Jane: Total gratitude and respect for everyone who has helped me on this path: authors, Buddhist teachers, sober bloggers, friends, people on this site. Thank-you to all of you. xo
“Everything becomes a lot more clear, and I saw how I accepted a lot of bad behavior from others, because I felt like I deserved it, because I was a pathetic drinker and a very flawed person from some terrible conditioning and abuse growing up”. ~This resonates with me. For me, as an adult, binge drinking, first sought as a respite, it then perpetuated the cycle of abuse from my self and allowed it from some of the people I am closest to now.
Hi @kate! Thanks for replying – I found that with more days, months of sobriety, one’s own patterns in relationships become so much more clear. I hope you’re doing well today. : )
JM. I read your story this morning and loved it. I loved that I got to see the whole picture. I have so many of the same stories that I could share with you. I guess the most recent (and I don’t even know how long ago this was) my husband had rearranged the furniture in the den due to a painting project. I woke up in the morning, after a liter of wine, and couldn’t get out of bed. I only had to assume what I had done. I had fallen on the pile of furniture. I think I had cracked a rib. The problem was that in about 10 days I had an appointment with my doctor for a full physical. I did everything I could to mend myself before my appointment so she did not question me on what happened. I was afraid if she found it, it would like domestic violence and she would not buy my story that I had fallen in the night. It all worked out with lots of ice packs and aspirin.
It’s so nice to see that this journey is different for all of us and there is no “right” way to do it. Just keep doing it. There are so many stories of people who have put the drink down and never looked back. I always wanted that to be my story, but it’s not. I can remember the first time I got 30 days and them met up with an old friend on a trip for dinner. I did everything right. Said out loud that I wasn’t drinking right now. Never thought I would give up 30 days. But a nice Italian restaurant and an old friend saying “just a little won’t hurt “ and I was sucked right back in. This was probably 2 years ago. Of course the next days I just went back to square one because I had thrown it all away. What I know now is that is not true. If that happened to me today I would know that just because I drank today doesn’t mean that I have to drink tomorrow. Disappointing, yes. But all is not lost.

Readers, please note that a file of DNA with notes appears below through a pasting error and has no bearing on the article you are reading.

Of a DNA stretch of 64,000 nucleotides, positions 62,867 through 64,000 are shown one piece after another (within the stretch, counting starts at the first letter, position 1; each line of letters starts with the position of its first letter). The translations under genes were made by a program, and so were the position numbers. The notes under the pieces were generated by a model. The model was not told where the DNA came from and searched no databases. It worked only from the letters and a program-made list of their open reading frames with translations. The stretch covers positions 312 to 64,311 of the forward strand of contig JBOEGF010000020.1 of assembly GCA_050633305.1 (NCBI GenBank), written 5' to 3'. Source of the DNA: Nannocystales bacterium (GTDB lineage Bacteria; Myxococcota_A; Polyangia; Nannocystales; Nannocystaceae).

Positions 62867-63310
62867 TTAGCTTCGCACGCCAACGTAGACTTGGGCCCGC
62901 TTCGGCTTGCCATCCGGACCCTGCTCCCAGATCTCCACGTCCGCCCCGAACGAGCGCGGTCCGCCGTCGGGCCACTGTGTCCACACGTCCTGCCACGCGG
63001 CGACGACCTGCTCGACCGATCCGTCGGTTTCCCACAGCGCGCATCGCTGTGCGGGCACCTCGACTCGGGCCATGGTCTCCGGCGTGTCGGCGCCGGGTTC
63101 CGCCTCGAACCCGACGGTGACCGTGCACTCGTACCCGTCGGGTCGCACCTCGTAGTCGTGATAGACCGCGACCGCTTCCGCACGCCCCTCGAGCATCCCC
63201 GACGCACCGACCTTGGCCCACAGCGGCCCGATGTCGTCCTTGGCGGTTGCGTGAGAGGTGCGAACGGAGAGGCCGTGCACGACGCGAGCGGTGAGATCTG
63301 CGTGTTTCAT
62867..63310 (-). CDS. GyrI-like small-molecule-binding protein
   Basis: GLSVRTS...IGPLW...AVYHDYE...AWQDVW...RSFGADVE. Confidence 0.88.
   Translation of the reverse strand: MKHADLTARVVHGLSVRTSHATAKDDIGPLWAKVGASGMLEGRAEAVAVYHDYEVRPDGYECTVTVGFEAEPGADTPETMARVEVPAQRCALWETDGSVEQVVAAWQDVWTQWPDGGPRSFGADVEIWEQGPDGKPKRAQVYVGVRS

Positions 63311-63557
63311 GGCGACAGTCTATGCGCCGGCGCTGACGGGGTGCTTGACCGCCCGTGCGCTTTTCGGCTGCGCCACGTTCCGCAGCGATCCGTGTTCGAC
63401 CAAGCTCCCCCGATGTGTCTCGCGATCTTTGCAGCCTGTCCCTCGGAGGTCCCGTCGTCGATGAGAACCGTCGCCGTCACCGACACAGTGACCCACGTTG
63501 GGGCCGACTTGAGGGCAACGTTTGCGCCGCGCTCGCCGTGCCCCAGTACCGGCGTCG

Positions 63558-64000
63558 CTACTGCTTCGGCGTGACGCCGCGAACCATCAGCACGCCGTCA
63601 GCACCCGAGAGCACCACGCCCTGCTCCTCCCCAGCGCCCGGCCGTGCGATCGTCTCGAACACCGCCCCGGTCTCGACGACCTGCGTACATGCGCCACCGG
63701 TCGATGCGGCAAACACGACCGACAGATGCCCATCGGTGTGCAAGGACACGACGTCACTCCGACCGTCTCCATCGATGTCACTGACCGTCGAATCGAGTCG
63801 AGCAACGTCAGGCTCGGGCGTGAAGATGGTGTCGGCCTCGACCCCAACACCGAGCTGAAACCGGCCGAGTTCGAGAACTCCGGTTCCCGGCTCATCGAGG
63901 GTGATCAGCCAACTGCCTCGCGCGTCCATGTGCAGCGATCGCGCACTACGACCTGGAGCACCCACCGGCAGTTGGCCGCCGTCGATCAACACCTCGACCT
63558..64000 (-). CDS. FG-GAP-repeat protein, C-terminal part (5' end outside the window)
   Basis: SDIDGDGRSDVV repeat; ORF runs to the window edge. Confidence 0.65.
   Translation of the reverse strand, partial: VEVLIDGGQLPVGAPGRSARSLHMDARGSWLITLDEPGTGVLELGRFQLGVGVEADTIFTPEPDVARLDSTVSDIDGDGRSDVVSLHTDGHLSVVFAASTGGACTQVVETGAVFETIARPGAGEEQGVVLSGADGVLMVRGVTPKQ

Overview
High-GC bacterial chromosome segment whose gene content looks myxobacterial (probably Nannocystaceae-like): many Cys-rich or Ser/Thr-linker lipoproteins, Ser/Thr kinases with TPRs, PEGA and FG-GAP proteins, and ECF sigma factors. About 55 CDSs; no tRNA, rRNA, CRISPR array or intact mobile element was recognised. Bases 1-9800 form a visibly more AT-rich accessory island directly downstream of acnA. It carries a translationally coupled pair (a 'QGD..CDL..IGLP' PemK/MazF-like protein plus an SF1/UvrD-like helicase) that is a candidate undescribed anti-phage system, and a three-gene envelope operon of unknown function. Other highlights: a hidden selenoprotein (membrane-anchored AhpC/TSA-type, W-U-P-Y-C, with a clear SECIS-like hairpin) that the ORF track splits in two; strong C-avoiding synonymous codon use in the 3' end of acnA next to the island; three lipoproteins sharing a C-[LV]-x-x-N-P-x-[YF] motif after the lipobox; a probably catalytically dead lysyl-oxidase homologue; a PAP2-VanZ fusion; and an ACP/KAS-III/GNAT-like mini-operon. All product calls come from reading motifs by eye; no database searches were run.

I’ve definitely learned there are invitations that I need to turn down. People I do not need to hang out with. I need to eat before I get hungry, I need lots of sleep. I’ve learned lots of things to help me succeed. It’s so good to hear that everyone has the same story, but then just with a different twist. This is a great place to be and to stay.
I’m so glad to have you as a friend.
Just read this..and I want to thank you ! ☺So insightful and I had those ‘”Ah..HAAA” moments
while reading your story. Very inspirational you are☺ congrats on 3 plus years
Hiya @Iowadawn! Thanks for your kind comments! Happy week ahead, see ya on the new site! xo
Hi, I am beginning my sober journey at 31. I have tried to control my drinking but it is becoming more regular and I am drinking much more. I am a mum of two and I need to set a good example for my children. I have had too many weekend wasted with hangovers!
I can relate……it is always nice when we can set good examples for our children. I’m tired of wasting time as well. No more!
Me too 🙁 Gosh i hope i can do this!
@kirds you can…….one day at a time. One moment sometimes…..
Hiya! Very smart of you to give sobriety a go at 31! If I can give any advice, keep reading sober blogs, Mrs. D’s and lauramckowen.com and hip sobriety.com and The Sober School, and there are lots more. The brain needs to be retrained, to not think of drinking as a good idea. Annie Grace has great videos on youtube and a challenge on her website. You can do this! Your children and your future self will thank you! : )
thank you for your story.
i’m feeling raw, bored, and lonely at 2 weeks sober. not going out tonight and focusing on reading stories like yours. i am only 25 but the booze and drugs have taken too much from me already.
-Adrian from Toronto.
@adrian so happy to see you doing it now. I too started at 25. Had I stayed quit my life would be completely different now. Keep up the good job!
Hi Adrian! I hope you’re doing well, tried replying last week but didn’t go through. Amazing that at 25 you’re getting sober, my life would’ve been so different if I had. Best to you, Fellow Torontonian. : )